In another development, Ron Weber, a lawyer and a West Point graduate in Ohio, who beat out three other candidates in the prequalification and shared QAnon’s hashtags and conspiracy theories on social media, lost the race on Tuesday.
Here’s a guide to The Times election night news, no matter when, how or how often you want to use it.
- If you just want results … There will be a map of results on the homepage of The Times and yes, the infamous spin will return – but only for Florida, Georgia, and North Carolina, the only states that provide enough insight for the Our experts make educated guesses about the untold votes.
- If you want continuous updates … Journalists are blogging day and night. This will be your only place to stay up to date every minute: race calls, field reports from rotation states, news of any voting issues or interruptions, etc.
- If you want to check it often … Times journalists are also producing a live recap from around 5 p.m. to 3 a.m. ET, with an overview of what’s going on in the presidential race, the Senate race. and the House of Representatives as well as the voting process.
But it was Ms. Greene, the winning candidate in Georgia, who was the candidate who set an example for the party’s difficulties in dealing with the QAnon problem. Now that she’s head of Congress, the party has to decide what to do with her.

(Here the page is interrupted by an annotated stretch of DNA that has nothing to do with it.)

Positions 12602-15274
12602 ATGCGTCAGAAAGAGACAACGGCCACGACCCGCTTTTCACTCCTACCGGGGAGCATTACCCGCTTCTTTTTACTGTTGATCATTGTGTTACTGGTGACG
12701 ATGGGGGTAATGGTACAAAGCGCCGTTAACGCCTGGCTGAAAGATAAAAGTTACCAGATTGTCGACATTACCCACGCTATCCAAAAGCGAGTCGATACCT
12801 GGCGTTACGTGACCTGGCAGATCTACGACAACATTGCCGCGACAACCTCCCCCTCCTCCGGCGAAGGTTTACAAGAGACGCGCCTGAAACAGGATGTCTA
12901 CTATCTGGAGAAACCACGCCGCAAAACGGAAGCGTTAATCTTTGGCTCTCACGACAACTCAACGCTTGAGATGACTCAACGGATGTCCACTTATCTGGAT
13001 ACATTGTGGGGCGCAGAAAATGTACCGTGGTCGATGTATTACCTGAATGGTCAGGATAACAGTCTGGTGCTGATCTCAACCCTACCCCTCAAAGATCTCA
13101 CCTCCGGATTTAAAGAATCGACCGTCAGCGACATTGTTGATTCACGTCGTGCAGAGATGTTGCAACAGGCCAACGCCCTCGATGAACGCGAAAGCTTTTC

“I think she’ll start off with a pretty short string,” said Mr Buck.
Even so, he added, there was a fundamental problem: “There was no real establishment or leadership of the party the way it was before,” and so “members of Congress realized. That has an open playing field for whoever you want if you can get attention for yourself. “
Ms. Greene, the owner of a construction company, called QAnon “a once-in-a-lifetime opportunity to globally eliminate Satan-worshiping pedophiles.” She also made offensive remarks about Blacks, Jews and Muslims.
Nearly every Republican elected in Georgia’s 14th Congressional District, where Ms. Greene is running for a seat in the House of Representatives, lined up to protest against her after she passed eight other candidates in the election. Preliminary election in June and forced to flee. But not everyone at the party was not welcome. Mr. Trump posted a congratulatory tweet following Mrs. Greene’s strong display in June, and two of his highest supporters supported her: Ohio Representative Jim Jordan and Mark Meadows, former The MP is currently the Chief of Staff of the White House.
Any of the others’ protests seemed to vanish after Ms. Greene won the race in August. California Representative Kevin McCarthy, the leader of the House minority, said she would be placed on the committee if elected. Sen. Kelly Loeffler, who was appointed by the governor last December and is seeking a full term in a special election in Georgia, is ready to accept Greene’s endorsement.
For her part, Ms. Greene has recently sought to distance herself from her most controversial views. When asked about QAnon in an interview with Fox News, she said she had chosen a different route. She also tweeted that she accepted that the Pentagon was hit by a hijack on September 11, 2001, not a missile.